The Collected Works of Author and Blogger Larry Roberts

Archive for January, 2014

Anticipate tougher standards; Expect your loan balance to be limited; Save more money; Gather abundant documentation; Obtain a fully underwritten loan approval; Pay off other debts. And expect your future homebuyer to do the same. On January 10, 2014, lenders must fully comply with the provisions of the Dodd-Frank Qualified Mortgage Standards. Why does this matter? Because lenders want the safe harbor protections bestowed on Qualified Mortgages. Given the legal environment favoring loanowners in response to the collapse of the bubble (loan modification entitlements, Loanoweners Bill of Rights, and so on), lenders will not be eager to stick their necks out and make loans outside the parameters of a qualified mortgage. Imagine what will happen if they do. Let’s say…[READ MORE]

Housing market manipulation in Great Britain even more foolish than US. The United States government in cahoots with the federal reserve and our too-big-too-fail banks openly and brazenly conspire to reflate the collapsed housing bubble. Under the guise of economic recovery, ostensibly to help homeowners regain equity, the powers-that-be implemented a variety of market props and manipulations over the last several years. Their first efforts, comprised of tax credits and interest rate stimulus, failed miserably. After an initial boost brought out a chorus of bottom callers, prices reversed and declined for 18 consecutive months. Their most recent efforts involved widespread can-kicking by repackaging bad loans as "permanent" modifications into junk securities purchased by the federal reserve for nosebleed prices. So…[READ MORE]

Current conditions favors loan modifications and squatting over short sales or foreclosures. Higher prices, slowing appreciation, rising lender costs, and stronger lender balance sheets will tip the balance in favor of foreclosure. Banks delay foreclosures on delinquent loans because it's in their best interest to do so. Many houses languish beneath excessive mortgage balances, and if lenders foreclosed on underwater delinquent borrowers, the lenders would lose a great deal of money. Even if the borrowers are current and want to sell the property in a short sale, lenders no longer approve those sales unless the borrower makes up for any shortfall because to accept less than the outstanding balance on the loan would also create a colossal loss. Since either…[READ MORE]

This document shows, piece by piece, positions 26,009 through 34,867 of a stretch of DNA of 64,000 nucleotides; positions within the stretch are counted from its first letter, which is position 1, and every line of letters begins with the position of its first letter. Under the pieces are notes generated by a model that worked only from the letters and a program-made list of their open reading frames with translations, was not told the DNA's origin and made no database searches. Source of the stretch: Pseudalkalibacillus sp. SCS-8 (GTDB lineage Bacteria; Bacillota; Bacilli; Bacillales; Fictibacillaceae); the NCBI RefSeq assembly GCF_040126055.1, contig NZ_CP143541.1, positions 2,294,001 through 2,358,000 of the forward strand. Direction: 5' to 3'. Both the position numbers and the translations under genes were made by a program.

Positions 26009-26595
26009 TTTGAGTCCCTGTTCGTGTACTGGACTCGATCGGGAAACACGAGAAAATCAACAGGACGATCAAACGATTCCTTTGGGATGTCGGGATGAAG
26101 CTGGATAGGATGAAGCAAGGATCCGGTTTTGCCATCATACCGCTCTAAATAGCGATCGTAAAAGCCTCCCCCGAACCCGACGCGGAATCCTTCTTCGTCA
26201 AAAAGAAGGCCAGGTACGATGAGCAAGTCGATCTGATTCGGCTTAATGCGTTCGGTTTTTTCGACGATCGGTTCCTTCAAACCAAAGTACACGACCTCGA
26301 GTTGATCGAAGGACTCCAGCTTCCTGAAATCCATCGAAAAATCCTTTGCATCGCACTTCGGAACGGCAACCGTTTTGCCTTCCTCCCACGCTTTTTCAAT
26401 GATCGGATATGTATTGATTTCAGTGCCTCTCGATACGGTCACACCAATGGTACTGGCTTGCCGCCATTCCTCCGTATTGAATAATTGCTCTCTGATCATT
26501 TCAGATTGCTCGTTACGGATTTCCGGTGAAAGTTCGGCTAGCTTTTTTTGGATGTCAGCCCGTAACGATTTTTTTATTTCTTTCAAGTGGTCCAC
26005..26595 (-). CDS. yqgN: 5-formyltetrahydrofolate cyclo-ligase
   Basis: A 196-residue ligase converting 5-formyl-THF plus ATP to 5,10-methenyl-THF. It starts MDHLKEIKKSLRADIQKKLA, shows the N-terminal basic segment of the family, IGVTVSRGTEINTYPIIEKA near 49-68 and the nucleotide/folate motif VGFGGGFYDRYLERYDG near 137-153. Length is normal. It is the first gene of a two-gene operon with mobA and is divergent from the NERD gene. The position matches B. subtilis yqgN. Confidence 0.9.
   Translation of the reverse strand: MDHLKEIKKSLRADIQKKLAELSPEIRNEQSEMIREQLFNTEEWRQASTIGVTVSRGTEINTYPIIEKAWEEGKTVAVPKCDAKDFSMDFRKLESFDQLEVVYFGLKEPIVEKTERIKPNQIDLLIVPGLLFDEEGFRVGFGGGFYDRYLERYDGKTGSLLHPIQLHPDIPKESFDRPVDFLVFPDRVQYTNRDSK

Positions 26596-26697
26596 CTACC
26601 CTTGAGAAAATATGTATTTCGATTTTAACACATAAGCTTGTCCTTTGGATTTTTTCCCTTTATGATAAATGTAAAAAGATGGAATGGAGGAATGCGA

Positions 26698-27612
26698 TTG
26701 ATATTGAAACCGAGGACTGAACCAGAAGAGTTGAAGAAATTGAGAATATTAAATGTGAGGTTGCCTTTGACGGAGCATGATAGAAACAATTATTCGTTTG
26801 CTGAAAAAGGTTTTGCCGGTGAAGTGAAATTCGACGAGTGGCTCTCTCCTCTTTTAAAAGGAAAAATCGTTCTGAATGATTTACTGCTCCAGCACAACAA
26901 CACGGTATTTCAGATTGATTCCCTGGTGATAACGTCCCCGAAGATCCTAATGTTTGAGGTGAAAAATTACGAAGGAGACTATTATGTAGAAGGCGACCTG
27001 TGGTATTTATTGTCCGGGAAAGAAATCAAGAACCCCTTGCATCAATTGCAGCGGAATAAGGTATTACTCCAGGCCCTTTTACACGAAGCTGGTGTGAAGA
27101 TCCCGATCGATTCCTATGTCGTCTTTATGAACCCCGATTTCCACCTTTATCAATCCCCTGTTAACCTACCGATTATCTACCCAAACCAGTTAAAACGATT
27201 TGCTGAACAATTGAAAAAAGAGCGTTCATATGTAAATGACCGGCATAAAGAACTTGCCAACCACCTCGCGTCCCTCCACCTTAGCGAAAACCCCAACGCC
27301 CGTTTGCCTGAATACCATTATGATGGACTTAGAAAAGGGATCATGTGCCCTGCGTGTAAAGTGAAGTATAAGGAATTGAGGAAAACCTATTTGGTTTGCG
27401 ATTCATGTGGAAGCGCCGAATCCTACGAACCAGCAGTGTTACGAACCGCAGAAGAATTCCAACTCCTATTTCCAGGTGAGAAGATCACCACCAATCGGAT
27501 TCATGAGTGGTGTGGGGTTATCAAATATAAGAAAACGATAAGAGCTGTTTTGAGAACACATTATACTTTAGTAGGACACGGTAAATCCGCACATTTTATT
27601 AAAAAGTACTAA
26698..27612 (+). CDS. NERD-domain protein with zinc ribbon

Purchase mortgage applications must increase to compensate for declining investor demand, a difficult proposition considering higher prices, tighter lending standards, and slow job growth. When a financed buyer contracts to buy a home, they apply for a purchase-money mortgage. The Mortgage Banker's Association tracks the number of these applications, and has done so for many years. Studying the chart of purchase mortgage applications reveals much about the health of the overall housing market. In the post 2013 housing recovery was different, in a bad way, an economist with the federal reserve documented how the rapid housing recovery (bubble reflation) in 2013 was unique among price rallies over the last 60 years -- in a bad way; prices did not rise…[READ MORE]

The Orange County housing market holds steady at the limit of affordability for a sixth consecutive month. Price momentum peters to zero. The Orange County housing market fully reflated last year. At the end of a wild 18-month rally, the market reestablished equilibrium at the ceiling of affordability, with momentum abruptly ceasing when rising mortgage rates removed excess affordability. Since housing markets normally pause during the fall and winter, most interested observers believe house prices will resume their powerful upward momentum when the spring buying season produces a bumper crop of eager buyers. If a spring rally does materialize in 2014, it probably won't be lead by owner-occupant buyers. The mainstream media overflows with optimistic (wishful) projections of legions of…[READ MORE]

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